Education is in focus these days with much talk on revamping the existing practices with a futuristic outlook, amidst the debate of tablets vs. toilets for the schools. I thoroughly enjoyed watching the family movie, Thaala, the other day. Though it has not yet received wider publicity that it deserves, the theme is really appealing with a harsh critique of traditional education, introducing innovative and impactful approaches for learning. Today’s column is a reflection of the movie in the context of educational reforms highlighting the need to develop multiple intelligences.
Thaala is a Sinhala movie directed by Paalitha Perera and produced by Nilan Weerasinghe, with Hemal Ranasinghe and Kalani Dodantenna playing the lead roles, along with Jayalath Manoratne and Kaushalya Fernando. Innovative music composed by Chinthaka Jayakody has added much glamour to the overall theme.
Education typically refers to development of knowledge, values and understanding required in all aspects of life rather than the knowledge and skills relating to particular areas of activity. The whole idea of education is to bring out what is within of an individual, in a true sense of unleashing his/her potential. Thaala shows how it is done in an eco-friendly setting.
The story revolves around a remote primary school in Sri Lanka. Asela, a young teacher comes to the Hatagalla Vidyalaya. He, in a short period of time, makes a dramatic change in the quality of education by way of raising the enthusiasm among the poor students with innovative and interactive learning methods. Despite the resistance to change from both parents and teachers, he guides the children to believe in themselves in dreaming big and achieving big. He in fact, stimulated the use of multiple intelligences in myriad ways.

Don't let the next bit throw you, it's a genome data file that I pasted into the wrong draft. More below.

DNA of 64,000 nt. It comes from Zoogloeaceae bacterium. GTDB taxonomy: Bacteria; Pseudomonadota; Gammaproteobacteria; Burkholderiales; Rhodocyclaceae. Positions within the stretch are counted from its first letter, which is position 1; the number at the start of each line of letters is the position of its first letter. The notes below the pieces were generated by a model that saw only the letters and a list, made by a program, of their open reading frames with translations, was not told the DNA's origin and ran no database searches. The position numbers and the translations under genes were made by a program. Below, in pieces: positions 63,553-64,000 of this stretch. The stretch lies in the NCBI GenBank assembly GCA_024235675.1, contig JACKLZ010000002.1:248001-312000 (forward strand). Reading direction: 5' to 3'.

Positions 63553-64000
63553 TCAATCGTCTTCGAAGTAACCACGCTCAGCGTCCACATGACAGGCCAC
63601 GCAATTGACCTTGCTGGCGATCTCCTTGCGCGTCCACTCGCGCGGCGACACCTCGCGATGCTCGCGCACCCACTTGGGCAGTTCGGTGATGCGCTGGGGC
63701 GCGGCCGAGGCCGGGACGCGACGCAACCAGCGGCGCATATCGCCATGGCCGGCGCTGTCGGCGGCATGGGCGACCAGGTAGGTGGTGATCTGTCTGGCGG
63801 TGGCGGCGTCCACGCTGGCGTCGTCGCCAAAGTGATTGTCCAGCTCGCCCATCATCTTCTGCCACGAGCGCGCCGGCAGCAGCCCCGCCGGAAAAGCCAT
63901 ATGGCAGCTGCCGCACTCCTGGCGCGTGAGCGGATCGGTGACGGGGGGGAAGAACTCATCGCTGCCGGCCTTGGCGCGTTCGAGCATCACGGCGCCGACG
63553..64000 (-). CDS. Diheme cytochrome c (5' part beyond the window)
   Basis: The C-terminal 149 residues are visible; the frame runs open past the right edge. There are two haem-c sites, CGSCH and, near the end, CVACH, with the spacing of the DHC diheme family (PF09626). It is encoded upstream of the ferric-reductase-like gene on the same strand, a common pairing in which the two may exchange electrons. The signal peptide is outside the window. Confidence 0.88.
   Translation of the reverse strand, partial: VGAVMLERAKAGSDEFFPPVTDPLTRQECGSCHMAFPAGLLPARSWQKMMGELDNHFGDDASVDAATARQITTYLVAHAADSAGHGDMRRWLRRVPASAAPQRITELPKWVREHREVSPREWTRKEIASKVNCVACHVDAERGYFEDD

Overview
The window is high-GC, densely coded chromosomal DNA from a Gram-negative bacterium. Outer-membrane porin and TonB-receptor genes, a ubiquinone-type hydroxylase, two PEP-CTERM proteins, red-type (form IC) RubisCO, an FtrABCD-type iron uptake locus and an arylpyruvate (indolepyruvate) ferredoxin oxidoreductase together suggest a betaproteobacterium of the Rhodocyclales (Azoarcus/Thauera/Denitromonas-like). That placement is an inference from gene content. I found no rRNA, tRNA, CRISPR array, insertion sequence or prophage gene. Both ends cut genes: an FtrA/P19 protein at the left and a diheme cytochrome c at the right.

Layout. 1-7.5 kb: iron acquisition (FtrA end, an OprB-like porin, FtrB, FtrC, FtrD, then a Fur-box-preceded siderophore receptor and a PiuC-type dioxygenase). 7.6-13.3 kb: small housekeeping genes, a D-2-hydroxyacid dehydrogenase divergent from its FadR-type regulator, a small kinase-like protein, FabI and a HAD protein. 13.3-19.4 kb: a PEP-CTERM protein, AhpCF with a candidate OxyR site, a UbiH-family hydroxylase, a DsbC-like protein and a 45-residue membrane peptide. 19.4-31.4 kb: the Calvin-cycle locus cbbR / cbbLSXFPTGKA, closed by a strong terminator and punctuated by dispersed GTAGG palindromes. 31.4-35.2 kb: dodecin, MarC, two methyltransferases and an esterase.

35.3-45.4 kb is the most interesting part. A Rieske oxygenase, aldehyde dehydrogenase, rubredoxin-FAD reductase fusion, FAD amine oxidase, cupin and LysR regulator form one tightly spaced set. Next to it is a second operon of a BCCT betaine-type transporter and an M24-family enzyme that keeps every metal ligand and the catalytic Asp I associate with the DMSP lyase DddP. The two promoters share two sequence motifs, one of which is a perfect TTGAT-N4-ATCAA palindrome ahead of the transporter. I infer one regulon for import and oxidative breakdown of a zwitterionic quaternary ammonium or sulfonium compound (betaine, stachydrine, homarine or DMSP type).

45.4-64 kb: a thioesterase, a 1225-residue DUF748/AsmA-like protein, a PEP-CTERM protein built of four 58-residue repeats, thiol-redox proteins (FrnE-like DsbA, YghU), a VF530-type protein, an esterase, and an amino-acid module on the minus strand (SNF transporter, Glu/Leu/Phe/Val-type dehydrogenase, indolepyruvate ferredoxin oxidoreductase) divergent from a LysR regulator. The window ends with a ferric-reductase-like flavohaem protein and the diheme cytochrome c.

In the olden days someone was regarded as intelligence if he/she can “read, write and do arithmetic.” Is this the only way to assess a person’s intelligence? The answer is “no”, simply because there are more than one form of intelligence. The transformation of children in Hatagalla Vidyalaya is a classic example of multiple intelligences being developed.
Intelligence comes from the Latin verb “intellegere”, which means “to understand”. It is an umbrella term used to describe a property of the mind that encompasses many related abilities, such as the capacities to reason, to plan, to solve problems, to think abstractly, to comprehend ideas, to use language, and to learn. Among the many researchers on intelligence, Howard Gardener’s name appears prominently. He is a Professor of Education at Harvard Graduate School of Education. He is of the view that intelligence has multiple forms.